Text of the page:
An atmosphere of expansionist monetary policies amid ample liquidity, though low-risk assets are scarce, is a factor in the availability of credit. Confidence and a stronger credit supply will depend on positive economic news, Moody’s said.

– Adam Fusco, editorial associate

China’s Banking Outlook Negative for 2017 with Slower Economic Growth Forecasted

The outlook for China’s banking system is negative for the next 12 to 18 months, as rated by Moody’s Investors Service, thanks to slower economic growth, increased corporate sector restructuring and elevated asset prices.

"Our baseline scenario assumes a further moderation in real GDP growth to 6.3% in 2017 from 6.7% in the first three quarters of 2016,” said Christine Kuo, a Moody's senior vice president. “In view of weaker demand for corporate loans and the Chinese authorities' stance to pursue corporate deleveraging, we expect credit growth to moderate as well."

"At the same time, we expect government support to remain strong for the major banks, reflecting the policy imperative of maintaining public confidence and systemic stability,” said Yulia Wan, a Moody's assistant vice president and analyst. “And, while we think that government support for smaller banks will become more selective following the implementation of the deposit insurance scheme, it will remain high for the larger regional banks."

The ratings agency also anticipates Chinese authorities will increase their efforts to slow the nation’s increasing level of corporate leverage over the next year and a half, which in turn could increase corporate default risk and loan restructurings in the near term.

Meanwhile, debt restructuring for distressed borrowers is likely to result in economic losses for creditors of various asset classes, including banks, Moody’s analysts said.

As liquidity conditions are likely to remain stable thanks to a supportive central bank, “we see limited room for further policy easing, given the policy focus shift towards deleveraging, containing risks from capital outflows, the steep rise in property prices and gradual increase in inflation,” analysts said. This situation could bring added risk to small- and mid-size banks that have grown reliant on wholesale funding to support longer-duration investments.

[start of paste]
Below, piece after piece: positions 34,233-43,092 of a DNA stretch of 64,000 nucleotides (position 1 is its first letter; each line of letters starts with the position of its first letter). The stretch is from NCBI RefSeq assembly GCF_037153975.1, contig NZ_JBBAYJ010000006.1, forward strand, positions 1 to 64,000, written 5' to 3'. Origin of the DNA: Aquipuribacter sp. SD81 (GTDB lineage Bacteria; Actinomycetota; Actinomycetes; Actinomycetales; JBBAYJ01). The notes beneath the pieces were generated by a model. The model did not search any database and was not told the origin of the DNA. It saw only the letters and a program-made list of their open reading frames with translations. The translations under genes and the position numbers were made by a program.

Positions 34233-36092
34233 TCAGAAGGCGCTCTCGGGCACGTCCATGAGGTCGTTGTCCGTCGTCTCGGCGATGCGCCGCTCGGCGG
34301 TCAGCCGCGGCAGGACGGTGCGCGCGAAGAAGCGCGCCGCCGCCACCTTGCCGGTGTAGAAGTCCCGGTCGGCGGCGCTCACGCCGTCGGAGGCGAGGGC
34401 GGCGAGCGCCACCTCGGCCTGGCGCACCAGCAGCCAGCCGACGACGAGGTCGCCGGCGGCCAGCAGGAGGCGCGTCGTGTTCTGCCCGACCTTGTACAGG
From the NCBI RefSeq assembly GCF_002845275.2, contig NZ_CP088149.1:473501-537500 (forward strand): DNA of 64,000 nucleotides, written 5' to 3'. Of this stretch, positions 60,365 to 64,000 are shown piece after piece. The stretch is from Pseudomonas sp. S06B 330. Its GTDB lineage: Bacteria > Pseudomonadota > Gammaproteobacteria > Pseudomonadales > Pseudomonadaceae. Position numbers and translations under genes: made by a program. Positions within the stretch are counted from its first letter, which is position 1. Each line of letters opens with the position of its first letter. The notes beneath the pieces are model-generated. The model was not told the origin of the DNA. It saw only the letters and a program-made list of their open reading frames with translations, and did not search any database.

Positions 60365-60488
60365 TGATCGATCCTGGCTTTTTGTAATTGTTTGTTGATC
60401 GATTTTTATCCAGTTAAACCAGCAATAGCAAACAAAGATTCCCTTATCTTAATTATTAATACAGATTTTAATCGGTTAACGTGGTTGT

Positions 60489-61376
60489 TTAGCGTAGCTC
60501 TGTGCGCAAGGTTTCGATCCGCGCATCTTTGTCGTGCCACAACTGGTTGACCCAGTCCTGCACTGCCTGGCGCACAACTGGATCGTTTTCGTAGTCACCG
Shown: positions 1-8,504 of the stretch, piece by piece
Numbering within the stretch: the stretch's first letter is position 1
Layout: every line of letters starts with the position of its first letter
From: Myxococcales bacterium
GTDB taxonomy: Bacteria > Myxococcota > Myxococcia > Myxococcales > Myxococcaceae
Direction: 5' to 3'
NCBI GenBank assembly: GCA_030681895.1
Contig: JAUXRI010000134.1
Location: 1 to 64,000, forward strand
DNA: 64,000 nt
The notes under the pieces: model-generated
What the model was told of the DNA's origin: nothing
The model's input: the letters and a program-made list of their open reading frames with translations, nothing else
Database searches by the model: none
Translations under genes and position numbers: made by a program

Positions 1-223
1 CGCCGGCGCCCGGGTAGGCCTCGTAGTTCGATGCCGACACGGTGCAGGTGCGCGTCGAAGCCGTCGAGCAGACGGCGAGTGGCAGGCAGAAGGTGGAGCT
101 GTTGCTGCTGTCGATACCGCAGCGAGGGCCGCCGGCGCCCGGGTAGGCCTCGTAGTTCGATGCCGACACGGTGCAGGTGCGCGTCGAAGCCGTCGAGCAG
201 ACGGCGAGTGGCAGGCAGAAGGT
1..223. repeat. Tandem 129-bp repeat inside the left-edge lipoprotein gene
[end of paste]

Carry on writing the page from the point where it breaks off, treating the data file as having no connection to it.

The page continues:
“Furthermore, profitability will be pressured as moderating economic growth, the adoption of a more conservative growth strategy by the major banks and the broad shift towards deleveraging constrain the banks' income prospects from lending,” Moody’s said. “Net interest income still accounted for around 70% of total revenue in the first three quarters of 2016.”

– Nicholas Stern, editorial associate

Corporate Liquidity Improves for the Seventh Consecutive Month in November

For the seventh month in a row Moody’s Liquidity-Stress Index (LSI) fell in November, indicating that corporate liquidity has improved. Yet while modest economic gains have served to reduce corporate liquidity difficulties, the majority of the index’s improvement has successful refinancing in a low-yield environment and default-related ratings withdrawals to thank.

The LSI, which rises when corporate liquidity weakens and falls when it strengthens, dropped to 6% in November from 6.6% in October, according to Senior Vice President John Puchalla. “Notably, the index's shift to its lowest level since September 2015 marks a significant retreat from the most recent peak of 10.3% in March 2016, and points to moderating default risk," he said.

The ratings firm’s forecast for the one-year U.S. spec-grade default rate is for it to fall even more next year to 4.1% by October 2017, Moody’s said.

Further, speculative-grade liquidity (SGL) ratings for 10 companies decreased in November, marking the end to a five-month trend that saw upgrades leading to downgrades, analysts said. “The impetus for the downgrades during the month—all by one notch—reflected a variety of reasons, including earnings pressure and maturities,” Puchalla said. The downgraded companies included firms from the health care, communications and manufacturing sectors.

– Nicholas Stern, associate editor

Market Rebalancing on the Horizon with OPEC Agreement

For the first time in nearly eight years, OPEC has agreed to cut oil production. This move, along with the potential of non-OPEC countries joining in the cut, should accelerate market rebalancing and increase the chances of a rapid oil price recovery, according to Fitch Ratings.

Implementation risks remain, however. OPEC’s adherence to the agreement may be in question, as well as the full cooperation of other participants, particularly Russia. Russia has already stated that it is prepared to cut production by up to 300 thousand barrels of oil per day (mbpd). OPEC has said that non-OPEC entities have agreed to cut by 600 mbpd. Combined with OPEC’s agreement to cut production by 1.2 million barrels per day, the total reduction would account for nearly 2% of global output.

Market oversupply could end just from OPEC’s commitment, with an expected decrease in OECD oil stocks throughout 2017. Fitch Ratings estimates that crude consumption may exceed production by 400 mbpd in the first quarter of next year, increasing to 1,300 mbpd by the fourth quarter of 2017 if the deal is extended past its initial six-month term. Without the deal, oil stocks would remain flat, which Fitch estimates are 300 million barrels above their five-year average.

There is no guarantee that OPEC members will agree to extend the deal. Another risk is that OPEC members will produce above their quotas. Unknown is how quickly the U.S. short-cycle crude production will react to higher oil prices.

Fitch has not changed its view on the long-term price of oil, for which its latest full-cycle cost estimate is $65 (USD).

– Adam Fusco, editorial associate